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New York is a living classroom comprised of motivated students of all ages. Driven by curiosity about the world they inhabit, a desire to be creative, or a yen to make more money, Manhattan’s continuing ed students are taking advantage of both degree and non-degree programs that promise to expand their knowledge years after college.
Returning students, generally in their 30s and 40s (and increasingly in their 50s and 60s), are electing to take a range of classes, from creative writing, internet skills, and wine tasting to public speaking, graphics, and interior design.
So, if you're looking to master a new skill, enhance your job peiformance, or re-charge your creative batteries; read on.
Lee Seham was a lawyer who wanted to make people laugh. James Rottner was a social services employee who wanted to sharpen his job skills. And Miriam Sirota was an actress who wanted to avoid waiting tables to pay the rent. What did they all have in common? They went back to school.
Seham, 34, studied stand-up comedy at The New School and honed an act that nearly got him an appearance on The Oprah Winfrey Show(the taping was canceled because of a monster Chicago snowstorm). Rottner, 44, spent every Saturday for two years at Baruch College earning a degree in public administration. And Sirota, 26, bypassed the waitress route by becoming a real estate salesperson through New York University School of Continuing Education's accelerated New York Real Estate Salesperson's Course. She closed over $1 million dollars in sales last year.
"I was trying to find something that would work with my acting career," recalls Sirota. "I didn't want to wait tables, and it was always difficult at office jobs to get away for auditions. I needed flexibility but also wanted something creative."
Some students desire to experiment with an artistic outlet or hobby. "I wanted to do something creative after hours," says Seham about his stand-up stint. "I was forced to expend creative juices that normally would expire by coming home and watching TV"
Many enroll for professional reasons. Rottner, an operations manager in the AIDS services division of the Visit1ng Nurse Service of New York, earned a master's degree through Baruch's accelerated weekend program, and gained the tools to increase his job productivity.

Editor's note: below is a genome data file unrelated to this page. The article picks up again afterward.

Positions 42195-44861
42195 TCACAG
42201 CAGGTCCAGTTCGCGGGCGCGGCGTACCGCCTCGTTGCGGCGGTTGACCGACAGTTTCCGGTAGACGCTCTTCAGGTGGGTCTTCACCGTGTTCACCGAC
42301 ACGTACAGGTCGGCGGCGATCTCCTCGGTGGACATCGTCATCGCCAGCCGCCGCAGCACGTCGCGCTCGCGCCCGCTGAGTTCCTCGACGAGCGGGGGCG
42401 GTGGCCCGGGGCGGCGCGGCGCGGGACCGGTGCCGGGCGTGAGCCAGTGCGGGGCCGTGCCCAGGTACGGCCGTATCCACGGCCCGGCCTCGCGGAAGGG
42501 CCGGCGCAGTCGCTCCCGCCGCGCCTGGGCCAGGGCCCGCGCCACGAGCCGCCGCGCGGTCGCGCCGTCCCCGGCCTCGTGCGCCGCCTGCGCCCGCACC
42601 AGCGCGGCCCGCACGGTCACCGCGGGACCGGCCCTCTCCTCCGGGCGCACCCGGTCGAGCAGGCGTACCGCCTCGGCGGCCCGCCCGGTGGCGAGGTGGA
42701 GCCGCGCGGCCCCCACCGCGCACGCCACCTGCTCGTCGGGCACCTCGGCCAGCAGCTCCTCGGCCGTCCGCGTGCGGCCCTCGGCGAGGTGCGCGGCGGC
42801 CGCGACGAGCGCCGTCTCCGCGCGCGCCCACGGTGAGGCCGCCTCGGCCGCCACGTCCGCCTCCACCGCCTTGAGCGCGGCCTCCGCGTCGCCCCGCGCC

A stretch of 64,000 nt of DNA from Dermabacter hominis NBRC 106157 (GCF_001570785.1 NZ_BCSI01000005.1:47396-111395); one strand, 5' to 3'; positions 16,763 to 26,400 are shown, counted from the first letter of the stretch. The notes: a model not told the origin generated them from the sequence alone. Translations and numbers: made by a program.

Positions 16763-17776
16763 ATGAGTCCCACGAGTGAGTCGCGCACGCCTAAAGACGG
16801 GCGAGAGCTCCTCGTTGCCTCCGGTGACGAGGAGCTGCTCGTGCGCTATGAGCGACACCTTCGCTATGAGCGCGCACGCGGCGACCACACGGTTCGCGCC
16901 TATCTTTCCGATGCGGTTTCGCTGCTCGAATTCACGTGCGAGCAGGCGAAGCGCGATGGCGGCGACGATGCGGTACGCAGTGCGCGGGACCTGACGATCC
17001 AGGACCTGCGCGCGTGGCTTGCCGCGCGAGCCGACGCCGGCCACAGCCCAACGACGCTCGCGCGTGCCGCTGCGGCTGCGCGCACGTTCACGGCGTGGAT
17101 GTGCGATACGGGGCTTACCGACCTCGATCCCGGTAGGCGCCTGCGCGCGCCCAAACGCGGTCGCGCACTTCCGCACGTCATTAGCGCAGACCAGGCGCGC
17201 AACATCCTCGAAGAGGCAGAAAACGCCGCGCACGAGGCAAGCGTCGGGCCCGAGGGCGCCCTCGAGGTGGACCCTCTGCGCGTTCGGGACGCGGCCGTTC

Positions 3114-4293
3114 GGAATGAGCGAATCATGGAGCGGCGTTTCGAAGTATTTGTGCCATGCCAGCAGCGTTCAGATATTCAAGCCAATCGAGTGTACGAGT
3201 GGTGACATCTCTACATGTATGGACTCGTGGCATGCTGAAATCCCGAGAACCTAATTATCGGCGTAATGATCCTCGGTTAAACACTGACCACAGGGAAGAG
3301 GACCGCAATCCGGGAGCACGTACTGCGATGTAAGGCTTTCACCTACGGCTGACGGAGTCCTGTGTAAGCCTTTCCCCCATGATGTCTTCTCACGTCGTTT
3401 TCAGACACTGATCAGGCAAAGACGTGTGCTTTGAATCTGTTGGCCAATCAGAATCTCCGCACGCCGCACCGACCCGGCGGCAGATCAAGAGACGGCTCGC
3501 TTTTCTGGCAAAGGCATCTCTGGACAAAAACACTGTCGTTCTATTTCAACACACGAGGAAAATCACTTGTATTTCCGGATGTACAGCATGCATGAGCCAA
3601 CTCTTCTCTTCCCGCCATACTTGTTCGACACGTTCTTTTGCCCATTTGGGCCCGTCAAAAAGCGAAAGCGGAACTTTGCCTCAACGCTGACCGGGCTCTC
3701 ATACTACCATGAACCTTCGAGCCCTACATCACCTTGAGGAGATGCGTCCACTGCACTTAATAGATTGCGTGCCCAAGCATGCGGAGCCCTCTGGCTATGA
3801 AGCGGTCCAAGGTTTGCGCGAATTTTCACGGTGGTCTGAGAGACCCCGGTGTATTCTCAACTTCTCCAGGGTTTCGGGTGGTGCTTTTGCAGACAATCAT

For others, the love of learning is an ongoing commitment to personal development-from learning to whip up a perfect souffle to mastering a foreign language, to earning a professional degree. What follows are popular courses in the top four areas:
Have you ever wondered: Am I funnier than Jerry Seinfeld? A better actor than Meryl Streep? A more spirited dancer tha Mikhail Baryshnikov? If you've always harbored a secret desire to perform, you can test your artistic ambitions in a friendly forum: a classroom. New York is a mecca for starving artists of all disciplines. Here, you will find superior classes in acting, comedy, improvisation, music, dance, and other performance fields. The Lucy Moses School for Music and Dance, a division of Elaine Kaufman Cultural Center, is one of many venues that offer a testing ground for would-be-stars. "Kaufman Kabaret," for example, allows students to put on their own cabaret show of Beatles tunes, while the Drama Group features public performances of scenes from great dramas and comedies.
"It's a big thing for people who did creative work in grade school or high school and don't have a career in it," explains Sean Hartley, acting director of education at Lucy Moses. "These individuals like to sing or perform but don't have an outlet. Here they get a little coaching, a little focus, and then they can invite their friends to see them perform."
Courses in interior design and computer graphics are among today's more practical fine arts offerings. The New York School of Interior Design is one of many institutions offering degree and non-degree courses for the professional hoping to expand his or her knowledge. "CAD Level" is typical: an introduction to the use of the computer as a design and drafting tool for interior design.
"There is a wide range of applications for interior design work," saysInge Heckel, president of the school. "Interior design is not just about doing a living room. There is a whole gamut of careers possible designing hospitals, schools, even space stations."